Trebling of deaths linked to drug use
MORE than 230 drug users have hanged themselves or drowned over an eight-year period, according to research.
The study shows the total number of deaths linked to drug use has trebled – from 63 in 1998 to 167 in 2005.
Health experts said this reflects greater drug use among people and an increase in risky behaviour.
In groundbreaking research into what are called non-poisoning deaths, a total of 885 drug users have died between 1998 and 2005. This includes 67 drug users aged between 15 and 19 and 144 aged between 20 and 24.
The death toll of 885 includes 476 traumatic deaths, such as suicide, road traffic accidents and shootings, and 270 medical deaths, such as liver disease and cardiac arrest. These indirect deaths are in addition to the 1,553 deaths due to poisonings, or direct deaths caused by the toxic effects of drugs themselves.
The Health Research Board (HRB), which conducted the detailed work, said the number of traumatic deaths doubled, from 39 in 1998 to 83 in 2005.
Dr Suzi Lyons, senior researcher at the HRB, said the high number of road traffic collisions involving drugs was "further evidence of the need" to expand forensic analysis, including a reliable road-side test.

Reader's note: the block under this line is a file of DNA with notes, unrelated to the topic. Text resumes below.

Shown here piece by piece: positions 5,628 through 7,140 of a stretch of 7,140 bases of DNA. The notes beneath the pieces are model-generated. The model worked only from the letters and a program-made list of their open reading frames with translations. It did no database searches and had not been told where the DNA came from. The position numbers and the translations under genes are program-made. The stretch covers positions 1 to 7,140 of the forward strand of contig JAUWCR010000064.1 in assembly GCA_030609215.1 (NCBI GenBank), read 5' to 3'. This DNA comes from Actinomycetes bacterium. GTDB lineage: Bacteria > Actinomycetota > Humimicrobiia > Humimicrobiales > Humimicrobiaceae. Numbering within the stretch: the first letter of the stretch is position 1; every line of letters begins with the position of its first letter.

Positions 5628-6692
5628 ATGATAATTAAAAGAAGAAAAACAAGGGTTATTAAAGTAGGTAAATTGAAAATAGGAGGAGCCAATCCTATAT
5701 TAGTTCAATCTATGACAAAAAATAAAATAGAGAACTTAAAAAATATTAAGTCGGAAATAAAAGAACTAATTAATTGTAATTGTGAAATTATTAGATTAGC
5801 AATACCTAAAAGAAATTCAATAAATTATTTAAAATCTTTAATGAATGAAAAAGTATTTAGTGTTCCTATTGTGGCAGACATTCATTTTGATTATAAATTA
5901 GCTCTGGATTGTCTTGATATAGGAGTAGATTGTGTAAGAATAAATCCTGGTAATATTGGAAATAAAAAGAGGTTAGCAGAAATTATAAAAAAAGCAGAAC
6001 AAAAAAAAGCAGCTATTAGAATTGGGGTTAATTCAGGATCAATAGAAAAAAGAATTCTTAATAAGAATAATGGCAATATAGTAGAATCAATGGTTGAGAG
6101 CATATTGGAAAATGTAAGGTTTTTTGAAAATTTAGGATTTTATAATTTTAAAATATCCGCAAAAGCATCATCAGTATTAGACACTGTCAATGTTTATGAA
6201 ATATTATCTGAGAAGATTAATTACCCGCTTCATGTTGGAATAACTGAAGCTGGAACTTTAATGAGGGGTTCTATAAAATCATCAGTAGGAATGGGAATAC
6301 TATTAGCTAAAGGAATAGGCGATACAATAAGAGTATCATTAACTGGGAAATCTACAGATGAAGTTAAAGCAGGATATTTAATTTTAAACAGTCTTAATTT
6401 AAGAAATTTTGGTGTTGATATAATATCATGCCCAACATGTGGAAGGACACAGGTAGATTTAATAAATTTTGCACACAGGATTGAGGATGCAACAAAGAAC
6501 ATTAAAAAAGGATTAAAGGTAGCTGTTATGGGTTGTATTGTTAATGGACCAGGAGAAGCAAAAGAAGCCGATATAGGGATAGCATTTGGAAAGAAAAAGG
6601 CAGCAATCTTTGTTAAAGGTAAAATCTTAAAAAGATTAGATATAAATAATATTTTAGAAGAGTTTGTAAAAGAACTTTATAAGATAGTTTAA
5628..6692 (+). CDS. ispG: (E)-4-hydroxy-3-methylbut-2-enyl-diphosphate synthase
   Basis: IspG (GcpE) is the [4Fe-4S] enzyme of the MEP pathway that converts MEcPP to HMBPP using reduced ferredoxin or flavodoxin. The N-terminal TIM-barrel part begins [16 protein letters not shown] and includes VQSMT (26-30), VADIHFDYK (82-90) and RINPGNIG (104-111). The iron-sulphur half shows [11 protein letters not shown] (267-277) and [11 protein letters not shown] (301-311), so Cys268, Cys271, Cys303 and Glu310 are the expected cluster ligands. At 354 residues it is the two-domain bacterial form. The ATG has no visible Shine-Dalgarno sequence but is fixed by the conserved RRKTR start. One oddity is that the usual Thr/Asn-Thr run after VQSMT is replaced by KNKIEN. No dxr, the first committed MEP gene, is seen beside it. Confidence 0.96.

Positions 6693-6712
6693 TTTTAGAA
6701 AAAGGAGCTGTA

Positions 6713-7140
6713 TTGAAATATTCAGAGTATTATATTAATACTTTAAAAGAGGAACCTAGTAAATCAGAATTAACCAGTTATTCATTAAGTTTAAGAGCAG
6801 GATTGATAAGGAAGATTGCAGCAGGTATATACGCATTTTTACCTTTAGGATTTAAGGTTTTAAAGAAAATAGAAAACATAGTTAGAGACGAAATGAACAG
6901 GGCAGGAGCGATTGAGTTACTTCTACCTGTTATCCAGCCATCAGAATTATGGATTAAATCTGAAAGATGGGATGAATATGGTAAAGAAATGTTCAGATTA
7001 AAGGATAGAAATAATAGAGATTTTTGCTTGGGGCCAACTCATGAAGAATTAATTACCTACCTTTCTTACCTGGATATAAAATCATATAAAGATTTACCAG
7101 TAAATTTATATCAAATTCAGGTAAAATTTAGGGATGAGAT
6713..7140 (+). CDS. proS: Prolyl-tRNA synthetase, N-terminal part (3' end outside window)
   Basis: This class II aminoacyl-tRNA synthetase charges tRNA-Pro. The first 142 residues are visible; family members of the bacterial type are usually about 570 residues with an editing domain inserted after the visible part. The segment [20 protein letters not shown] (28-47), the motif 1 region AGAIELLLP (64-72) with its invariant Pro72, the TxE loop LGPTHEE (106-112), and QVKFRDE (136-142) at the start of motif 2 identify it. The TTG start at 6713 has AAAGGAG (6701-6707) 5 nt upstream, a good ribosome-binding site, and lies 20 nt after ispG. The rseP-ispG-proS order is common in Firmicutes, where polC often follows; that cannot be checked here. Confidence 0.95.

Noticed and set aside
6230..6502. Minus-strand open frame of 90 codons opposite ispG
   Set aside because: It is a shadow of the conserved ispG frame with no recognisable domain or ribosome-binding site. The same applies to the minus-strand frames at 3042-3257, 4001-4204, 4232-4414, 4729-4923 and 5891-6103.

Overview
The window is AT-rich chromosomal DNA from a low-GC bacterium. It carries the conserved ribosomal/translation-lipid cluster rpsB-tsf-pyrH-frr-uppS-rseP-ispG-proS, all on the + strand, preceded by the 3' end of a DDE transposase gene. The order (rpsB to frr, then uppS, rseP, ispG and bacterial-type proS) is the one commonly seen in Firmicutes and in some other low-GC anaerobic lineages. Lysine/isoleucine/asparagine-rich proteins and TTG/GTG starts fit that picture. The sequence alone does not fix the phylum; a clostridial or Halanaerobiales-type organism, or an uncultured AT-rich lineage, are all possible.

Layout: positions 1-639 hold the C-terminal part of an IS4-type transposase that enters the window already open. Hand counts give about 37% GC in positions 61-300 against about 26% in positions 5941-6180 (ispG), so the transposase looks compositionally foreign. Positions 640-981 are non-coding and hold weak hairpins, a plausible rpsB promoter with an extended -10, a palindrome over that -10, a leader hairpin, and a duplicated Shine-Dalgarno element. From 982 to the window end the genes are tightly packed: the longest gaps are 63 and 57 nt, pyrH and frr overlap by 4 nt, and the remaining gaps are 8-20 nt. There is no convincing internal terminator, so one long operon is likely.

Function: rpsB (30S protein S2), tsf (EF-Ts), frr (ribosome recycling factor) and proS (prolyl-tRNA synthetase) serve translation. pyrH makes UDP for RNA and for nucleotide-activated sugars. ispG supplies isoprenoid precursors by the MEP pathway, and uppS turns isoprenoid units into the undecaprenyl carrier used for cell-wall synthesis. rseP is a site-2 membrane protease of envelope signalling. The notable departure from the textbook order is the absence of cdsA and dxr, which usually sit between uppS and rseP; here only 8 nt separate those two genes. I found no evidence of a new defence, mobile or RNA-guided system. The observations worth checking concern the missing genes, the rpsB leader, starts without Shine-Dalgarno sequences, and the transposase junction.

Dr Lyons said that the vast majority of traumatic deaths tested positive for drugs, but stressed this did not necessarily mean that the substance contributed to the death.
* Alcohol was present in almost two-thirds of cases, while cannabis was the illegal drug most commonly found.
* Cannabis, heroin and cocaine were found in greatest proportions in deaths due to violence.
* Ecstasy (MDMA) was found in the greatest proportion in RTC deaths.
Dr Lyons said many of the deaths by hanging or drowning were positive for alcohol, cannabis, benzodiazepines (minor tranquillisers) and anti-depressants.
She said that the presence of anti-depressants suggested they were in treatment for a mental health condition.
By Cormac O’Keeffe
THURSDAY, NOVEMBER 19, 2009